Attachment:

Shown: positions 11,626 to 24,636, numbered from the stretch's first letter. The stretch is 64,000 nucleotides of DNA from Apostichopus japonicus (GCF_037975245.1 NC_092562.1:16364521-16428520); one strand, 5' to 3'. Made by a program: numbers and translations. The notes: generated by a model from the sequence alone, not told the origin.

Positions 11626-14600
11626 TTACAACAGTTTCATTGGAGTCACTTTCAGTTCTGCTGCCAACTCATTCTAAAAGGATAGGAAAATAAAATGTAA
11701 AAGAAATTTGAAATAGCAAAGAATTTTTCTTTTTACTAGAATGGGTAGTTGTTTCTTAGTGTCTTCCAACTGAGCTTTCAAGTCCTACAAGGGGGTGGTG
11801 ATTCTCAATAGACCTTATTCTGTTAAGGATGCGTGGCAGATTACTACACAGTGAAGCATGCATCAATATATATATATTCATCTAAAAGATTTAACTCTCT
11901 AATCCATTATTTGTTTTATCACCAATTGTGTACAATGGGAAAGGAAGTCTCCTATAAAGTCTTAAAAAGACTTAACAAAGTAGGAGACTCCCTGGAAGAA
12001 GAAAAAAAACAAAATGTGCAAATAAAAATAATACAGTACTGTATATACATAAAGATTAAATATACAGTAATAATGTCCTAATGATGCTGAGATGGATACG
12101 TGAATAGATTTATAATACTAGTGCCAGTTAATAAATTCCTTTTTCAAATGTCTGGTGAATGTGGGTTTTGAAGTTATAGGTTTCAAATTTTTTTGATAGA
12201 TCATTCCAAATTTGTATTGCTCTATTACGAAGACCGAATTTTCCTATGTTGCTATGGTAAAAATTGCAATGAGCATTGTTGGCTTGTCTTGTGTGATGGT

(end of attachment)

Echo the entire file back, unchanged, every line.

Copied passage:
Shown: positions 11,626 to 24,636, numbered from the stretch's first letter. The stretch is 64,000 nucleotides of DNA from Apostichopus japonicus (GCF_037975245.1 NC_092562.1:16364521-16428520); one strand, 5' to 3'. Made by a program: numbers and translations. The notes: generated by a model from the sequence alone, not told the origin.

Positions 11626-14600
11626 TTACAACAGTTTCATTGGAGTCACTTTCAGTTCTGCTGCCAACTCATTCTAAAAGGATAGGAAAATAAAATGTAA
11701 AAGAAATTTGAAATAGCAAAGAATTTTTCTTTTTACTAGAATGGGTAGTTGTTTCTTAGTGTCTTCCAACTGAGCTTTCAAGTCCTACAAGGGGGTGGTG
11801 ATTCTCAATAGACCTTATTCTGTTAAGGATGCGTGGCAGATTACTACACAGTGAAGCATGCATCAATATATATATATTCATCTAAAAGATTTAACTCTCT
11901 AATCCATTATTTGTTTTATCACCAATTGTGTACAATGGGAAAGGAAGTCTCCTATAAAGTCTTAAAAAGACTTAACAAAGTAGGAGACTCCCTGGAAGAA
12001 GAAAAAAAACAAAATGTGCAAATAAAAATAATACAGTACTGTATATACATAAAGATTAAATATACAGTAATAATGTCCTAATGATGCTGAGATGGATACG
12101 TGAATAGATTTATAATACTAGTGCCAGTTAATAAATTCCTTTTTCAAATGTCTGGTGAATGTGGGTTTTGAAGTTATAGGTTTCAAATTTTTTTGATAGA
12201 TCATTCCAAATTTGTATTGCTCTATTACGAAGACCGAATTTTCCTATGTTGCTATGGTAAAAATTGCAATGAGCATTGTTGGCTTGTCTTGTGTGATGGT